Introduction

ke.han <>
Wed Sep 7 19:55:13 CEST 2005


Saifi,
I'm pretty new to erlang as well (about 6 months).  Let me see if I can 
answer some of your questions.  I assume the list will correct me if 
I''m wrong.

Saifi wrote:

>
>Q. [Create more processes than OS supports.]
>   Does Erlang process imply threads here ?
>   Are the processes (threads) here library managed ?
>   Is there a documentation for the user API somewhere ?
>  
>
Erlang uses its own processes internal to the erlang VM.  This is how 
Smalltalk has traditional dealt with processes and also how Jave used to 
do it early on.  That's where the comparison stops though as erlang 
provides for more reliable process scheduling.  There are many benefits 
to this.  One you mention that you are only limited by the OS in terms 
of RAM needed to handle the processes.  Another benefit is is you can 
expect an erlang app to behave the same on different OSes since it 
doesn't rely on the native OS process/thread scheduling.

>Q. [Message Passing is "send and pray"]
>   Is it UDP based communication ?
>  
>
No, I beleive message passing between distributed erlang nodes is tcp.  
Message passing internal to a VM uses erlang internal methods of process 
communication.  Although messaging is not guaranteed, it is more robust 
than other alternatives and erlang programming methods mostly ensure 
that you can easily know when something fails.

>Q. [Erlang is used in Nortel Alteon SSL Accelerator]
>   What feature has been implemented in Erlang ? Is it SSL ?
>   (Looked a Nortel Site, but they have no data on Erlang).
>  
>
Yeah, companies that sell boxes don't usually worry too much about 
telling their customer base about internal technologies utilized.
Erlang has implemented its own tcp stack protocol and ssl libraries.

>Q. [Things in the world don't share data]
>   Doesn't this make the program's inefficient ?
>   In C programs we have shared data among various threads ?
>  
>
Depends on how you write the app.  In good OO design, you want 
everything encapuslated so that you send in as little data as possible 
to a method and only data needed to supply the result is sent back.  The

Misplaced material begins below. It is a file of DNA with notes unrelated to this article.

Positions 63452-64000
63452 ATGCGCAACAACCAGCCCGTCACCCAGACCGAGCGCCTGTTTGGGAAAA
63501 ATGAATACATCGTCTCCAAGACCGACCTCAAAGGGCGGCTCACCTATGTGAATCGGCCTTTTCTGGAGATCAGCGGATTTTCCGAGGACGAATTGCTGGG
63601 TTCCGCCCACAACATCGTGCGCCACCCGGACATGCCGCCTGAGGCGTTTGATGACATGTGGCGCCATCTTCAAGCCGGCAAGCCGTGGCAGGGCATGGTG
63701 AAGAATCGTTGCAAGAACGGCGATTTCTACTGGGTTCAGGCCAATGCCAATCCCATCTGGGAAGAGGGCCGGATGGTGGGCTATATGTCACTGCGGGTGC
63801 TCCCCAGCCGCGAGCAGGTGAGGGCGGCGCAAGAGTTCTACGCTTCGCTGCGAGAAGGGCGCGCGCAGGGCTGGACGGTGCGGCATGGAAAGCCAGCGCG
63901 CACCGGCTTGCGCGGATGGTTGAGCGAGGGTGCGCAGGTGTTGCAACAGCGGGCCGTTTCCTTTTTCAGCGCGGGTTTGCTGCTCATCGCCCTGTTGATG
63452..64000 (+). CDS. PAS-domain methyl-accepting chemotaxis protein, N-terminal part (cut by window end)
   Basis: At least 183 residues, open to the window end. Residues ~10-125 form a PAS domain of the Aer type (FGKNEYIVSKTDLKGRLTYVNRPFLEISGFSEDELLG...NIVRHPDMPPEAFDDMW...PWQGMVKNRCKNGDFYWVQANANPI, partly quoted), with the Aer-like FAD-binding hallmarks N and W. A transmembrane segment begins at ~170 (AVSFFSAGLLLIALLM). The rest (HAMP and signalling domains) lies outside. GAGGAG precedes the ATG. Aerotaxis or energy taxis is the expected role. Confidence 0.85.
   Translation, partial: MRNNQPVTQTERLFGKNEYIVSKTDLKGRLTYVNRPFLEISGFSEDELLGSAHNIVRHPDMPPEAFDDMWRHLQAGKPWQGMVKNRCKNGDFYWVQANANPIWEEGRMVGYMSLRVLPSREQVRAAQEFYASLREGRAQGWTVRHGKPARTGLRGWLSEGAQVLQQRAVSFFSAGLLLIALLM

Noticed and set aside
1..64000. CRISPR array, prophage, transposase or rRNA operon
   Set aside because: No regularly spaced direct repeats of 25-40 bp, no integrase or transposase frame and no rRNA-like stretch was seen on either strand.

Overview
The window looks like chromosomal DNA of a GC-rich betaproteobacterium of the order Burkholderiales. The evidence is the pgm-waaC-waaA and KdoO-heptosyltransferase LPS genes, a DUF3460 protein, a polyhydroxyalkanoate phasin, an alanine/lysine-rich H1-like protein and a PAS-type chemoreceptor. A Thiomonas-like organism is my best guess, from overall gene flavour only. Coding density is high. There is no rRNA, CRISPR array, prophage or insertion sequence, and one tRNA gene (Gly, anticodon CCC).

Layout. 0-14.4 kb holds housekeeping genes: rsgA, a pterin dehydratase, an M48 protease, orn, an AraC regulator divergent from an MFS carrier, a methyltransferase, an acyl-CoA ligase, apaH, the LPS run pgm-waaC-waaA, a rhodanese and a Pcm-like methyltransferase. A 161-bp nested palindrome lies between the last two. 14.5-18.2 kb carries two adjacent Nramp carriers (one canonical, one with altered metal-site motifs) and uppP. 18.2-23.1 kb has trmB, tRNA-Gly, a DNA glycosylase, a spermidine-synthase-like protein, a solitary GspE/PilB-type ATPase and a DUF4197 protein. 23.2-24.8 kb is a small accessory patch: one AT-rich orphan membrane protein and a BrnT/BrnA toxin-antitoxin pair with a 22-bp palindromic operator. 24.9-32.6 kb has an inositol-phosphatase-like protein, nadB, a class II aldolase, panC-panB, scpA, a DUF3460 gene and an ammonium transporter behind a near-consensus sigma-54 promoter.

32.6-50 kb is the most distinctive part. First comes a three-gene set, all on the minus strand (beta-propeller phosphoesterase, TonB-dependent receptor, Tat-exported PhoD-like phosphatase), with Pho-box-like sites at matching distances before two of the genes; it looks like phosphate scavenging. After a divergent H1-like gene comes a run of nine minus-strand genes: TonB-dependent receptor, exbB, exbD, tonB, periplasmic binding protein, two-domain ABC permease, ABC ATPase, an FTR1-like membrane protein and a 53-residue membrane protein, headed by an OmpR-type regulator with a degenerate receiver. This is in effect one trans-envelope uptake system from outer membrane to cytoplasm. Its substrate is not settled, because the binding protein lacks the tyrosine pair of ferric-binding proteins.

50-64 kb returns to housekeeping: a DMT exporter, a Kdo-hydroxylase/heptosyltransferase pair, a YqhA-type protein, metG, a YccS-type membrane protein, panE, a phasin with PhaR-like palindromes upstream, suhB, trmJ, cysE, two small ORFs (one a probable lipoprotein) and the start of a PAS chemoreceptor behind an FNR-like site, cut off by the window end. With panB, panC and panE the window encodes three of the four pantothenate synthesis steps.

object should shield you from the larger internal data structures it may 
use to determine your result.  In other words, you almost never want to 
expose a large data structure to be accessed among multiple 
processes/objects.
In case where you do need to have multiple processes operate on shared 
data, elrang has built in support for simple in memery tables (ets), 
disk based tables (dets), and a full transactional database (mnesia) 
which uses ets and dets as its internal store.  Using these facilities, 
you can solve almost all your needs to safe mulit process access to 
large data structures.

>Misc questions -
>
>Q.  Is Erlang a functional programming language ?
>  
>
Not purely functional.  Its has many functional aspects.  Noteably, lazy 
evaluation is missing.

>Q. What is the best class of problems to solve with Erlang ?
>     (The slides talk about soft real-time systems).
>  
>
That is the original use for erlang.  But the creators did too good a 
job ;-).  Now others outside ericsson (myself, for one) are using it for 
tradition business applications (web oriented server databases in my case)

>Q. What class of problems *cannot* be solved using Erlang ?
>   (eg. with Java we don't do Systems programming).
>  
>
You should read the FAQ on www.erlang.org.  Also there is much erlang 
documentation available.  The intro docs talk about these sorts of 
issues.  As a programmer who spent 6 years building very sophisticated 
Java server and client systems, I can tell you I don't miss Java one 
bit.  Everything I do in erlang is faster to write and more reliable.
erlang can make effiicient use of C libraries (see erlang Interface 
docs).  This enables you to do "bare metal" programming if necessary.  
There are also libraries to eaily connect to Java (see JInterface 
docs).  Communicating is one of the things erlang does best.  
Interacting with other libraries, processes written in any language is 
pretty straighforward. 
Also, erlang "scales down" pretty well from what I've read on this 
list.  You can do embedded systems work using low power CPUs with only 
about 64MB RAM.

>Q. What are the new books on Erlang ?
>     (could find only one on Amazon.com)
>  
>
Just a few months ago, I purchased a used version of "Concurrent 
Programming in ERLANG" from Amazon.  The book is getting dated, but 
serves as a very good starting point for learning erlang language 
concepts.  The first half of this book is available for download in PDF 
form  at www.erlang.org.  Between erlang.org, erlang.se and 
trapexit.org, you will find all the docs you need.

>I am keen to learn more about the language and have a
>C/C++/Java background.
>  
>
Keep an open mind, read lots of docs, practice erlang through its 
interactive shell environment, and read maillist archives.  You can 
learn alot in very short time.

have fun, ke han

>Thanks in advance.
>
>thanks
>Saifi .        
>
>--
>TWINCLING Society                                       www.twincling.org
>freedom of innovation
>  
>




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